2004 No Wine Shop

2003 Philadelphia Alcohol Billboard Ban

Stop Liquor Ads on NBC

2002 Community Partners

Swisher Ain't Sweet

Marlboro Mild

1998 African Amer. & Tobacco Settlement

1998 African Amer. Tobacco Ind. Lawsuit

1997 Say No to Menthol Joe

1996 Hands off Halloween

1995 X Cigarette

1994 World No Tobacco Day Activities

1993 Defeat of PowerMaster Malt Liquor

1990 Uptown Coalition



Spirit of Life Project: Models of Success

"Those who tell the stories define the culture."
-David Walsh, President, National Institute for Media and the Family

In implementing public health programs, it is important to connect with key people, including faith organizations (e.g., C.Perry, Creating Health Behavior Change: How to Develop Community-Wide Programs for Youth, Sage Publications 1999, pp. 105-107).

Faith communities in large part have woven the social history and fabric of norms in the U.S. Historically, religious institutions carry social threads of such concepts as addiction, disease, and mind-body issues which relate to community behavior. In times past, this has contributed either to great social good-such as in the roots of public health in this country-or, at other times, great harm. Faith leaders can be major opinion leaders. Where and when faith communities have been involved in tobacco education or prevention, policy fruits have been significant:

Chicago, Philadelphia, and other cities: The Reverend Jesse Brown and the National Association of African Americans for Positive Imagery (NAAAPI) has done anti-tobacco advocacy and activism to highlight and protest tobacco companies' targeting populations of color.

Maryland: With the help of organizations such as the Interfaith Ministerial Alliance, United Black Clergy, American Baptist Churches of the South, Baltimore Jewish Council, various churches, ministry and youth ministry networks, the Maryland Smoke-Free Coalition raised the State's cigarette tax through the Maryland Children's Initiative. As a result, Maryland will have the country's 11th highest cigarette tax and will spend at least $21 million annually to reduce tobacco use.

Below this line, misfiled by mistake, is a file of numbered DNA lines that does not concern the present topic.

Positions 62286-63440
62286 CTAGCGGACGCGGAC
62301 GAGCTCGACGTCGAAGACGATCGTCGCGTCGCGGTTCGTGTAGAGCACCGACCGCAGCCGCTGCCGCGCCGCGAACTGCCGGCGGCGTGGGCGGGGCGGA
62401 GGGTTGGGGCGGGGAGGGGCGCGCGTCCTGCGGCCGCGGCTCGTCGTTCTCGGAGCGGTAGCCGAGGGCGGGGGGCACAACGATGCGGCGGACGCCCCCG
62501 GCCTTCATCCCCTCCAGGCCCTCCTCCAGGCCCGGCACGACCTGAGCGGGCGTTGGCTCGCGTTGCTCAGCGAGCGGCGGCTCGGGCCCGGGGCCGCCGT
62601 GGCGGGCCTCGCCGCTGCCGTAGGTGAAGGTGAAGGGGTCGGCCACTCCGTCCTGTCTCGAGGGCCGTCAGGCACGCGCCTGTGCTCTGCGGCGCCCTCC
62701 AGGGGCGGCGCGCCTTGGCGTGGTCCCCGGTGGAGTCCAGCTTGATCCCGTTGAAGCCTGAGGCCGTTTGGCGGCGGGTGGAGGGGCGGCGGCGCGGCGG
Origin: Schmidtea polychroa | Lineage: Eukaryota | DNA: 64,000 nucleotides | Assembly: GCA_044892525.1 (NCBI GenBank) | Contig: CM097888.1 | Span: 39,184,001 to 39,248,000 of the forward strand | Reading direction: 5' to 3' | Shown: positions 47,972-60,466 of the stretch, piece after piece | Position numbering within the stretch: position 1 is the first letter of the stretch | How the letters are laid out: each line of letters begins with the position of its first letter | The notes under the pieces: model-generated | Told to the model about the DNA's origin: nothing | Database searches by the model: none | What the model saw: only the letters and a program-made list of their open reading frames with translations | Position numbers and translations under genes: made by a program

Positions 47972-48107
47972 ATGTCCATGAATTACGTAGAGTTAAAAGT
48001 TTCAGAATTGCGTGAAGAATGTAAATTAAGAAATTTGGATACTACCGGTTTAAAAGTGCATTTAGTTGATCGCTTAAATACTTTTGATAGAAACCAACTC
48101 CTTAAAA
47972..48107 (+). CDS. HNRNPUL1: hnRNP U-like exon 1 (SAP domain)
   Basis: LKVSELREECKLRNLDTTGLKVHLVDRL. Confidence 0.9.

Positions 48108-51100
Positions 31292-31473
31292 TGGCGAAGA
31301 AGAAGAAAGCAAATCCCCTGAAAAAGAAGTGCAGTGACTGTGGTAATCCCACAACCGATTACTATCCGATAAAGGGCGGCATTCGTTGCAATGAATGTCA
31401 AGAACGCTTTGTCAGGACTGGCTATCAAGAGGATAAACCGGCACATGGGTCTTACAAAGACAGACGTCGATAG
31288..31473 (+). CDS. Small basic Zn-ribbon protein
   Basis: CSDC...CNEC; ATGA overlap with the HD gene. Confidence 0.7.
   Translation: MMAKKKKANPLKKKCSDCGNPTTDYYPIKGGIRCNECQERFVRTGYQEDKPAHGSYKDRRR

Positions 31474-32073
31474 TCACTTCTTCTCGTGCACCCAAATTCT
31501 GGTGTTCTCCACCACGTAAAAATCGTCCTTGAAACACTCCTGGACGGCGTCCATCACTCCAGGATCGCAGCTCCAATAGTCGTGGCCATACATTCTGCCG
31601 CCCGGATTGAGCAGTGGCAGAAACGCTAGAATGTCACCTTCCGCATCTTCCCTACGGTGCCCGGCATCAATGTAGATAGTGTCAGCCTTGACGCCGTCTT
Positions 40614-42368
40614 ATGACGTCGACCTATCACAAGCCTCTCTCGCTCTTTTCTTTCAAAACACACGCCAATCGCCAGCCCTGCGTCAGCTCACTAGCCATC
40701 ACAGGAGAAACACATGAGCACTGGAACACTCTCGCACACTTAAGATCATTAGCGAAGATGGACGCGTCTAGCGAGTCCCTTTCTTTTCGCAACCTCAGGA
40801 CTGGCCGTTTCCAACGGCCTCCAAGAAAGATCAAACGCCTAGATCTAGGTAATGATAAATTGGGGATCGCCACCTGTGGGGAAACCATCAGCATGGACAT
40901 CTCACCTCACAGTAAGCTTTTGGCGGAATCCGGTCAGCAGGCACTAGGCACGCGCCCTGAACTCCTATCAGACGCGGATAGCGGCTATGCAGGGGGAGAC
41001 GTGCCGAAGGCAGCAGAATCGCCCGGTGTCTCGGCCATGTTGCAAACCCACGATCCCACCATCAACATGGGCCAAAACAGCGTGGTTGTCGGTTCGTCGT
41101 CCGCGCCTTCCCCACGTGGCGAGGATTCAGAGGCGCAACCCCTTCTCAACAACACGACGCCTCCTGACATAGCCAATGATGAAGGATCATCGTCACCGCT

Florida: The East Bay Region of the ALA, Gulf Coast, has partnered with St. Matthew's Baptist Church as the home of its Church-Based Community Tobacco Intervention Project, creating a stronger health presence in the local minority community and among area youth.

California: The Spirit of Health project, funded by the state's Tobacco Control Section (TCS), has organized clergy to support and implement tobacco-related policy initiatives, and the African American Tobacco Education Network (AATEN, an Ethnic Linkage project of TCS) has often made headlines in its protests of tobacco advertising and targeting of populations in urban Oakland and Los Angeles areas.

Massachusetts: Churches Organized to Stop Tobacco (COST, now Churches Organized to Save Tomorrow) is a partnership of six Boston area churches and the Medical Foundation, with common goals of tobacco education, prevention, and treatment.

St. Louis: The local Clergy Coalition there banded with the regional ASSIST and American Cancer Society programs to fight for various bans on tobacco advertising, convince chain drug stores not to sell menthol Camel cigarettes, and mobilize its 47,000 membership base on tobacco prevention issues (P.Lindsey, "Faith Leaders Ban Tobacco Advertising," in No More Lies: Truth and the Consequences for Tobacco, Case Studies from the Fourth Annual National Conference on Tobacco and Health, 1998, St. Paul).

And adolescent spirituality among high school students has been found to be a protective factor against a number of health risk behaviors such as tobacco use (Resnick et al., Journal of the American Medical Association, September 10, 1997). In the words of Gary Gunderson, director of the Interfaith Health Program (see our Partners): "Faith community connection can be as beneficial to one's health as tobacco is harmful to it."

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National Association of African Americans for Positive Imagery
1231 N Broad Street, Philadelphia, PA, 19122 P: 215-235-6488 F: 215-235-6491 E: info@naaapi.org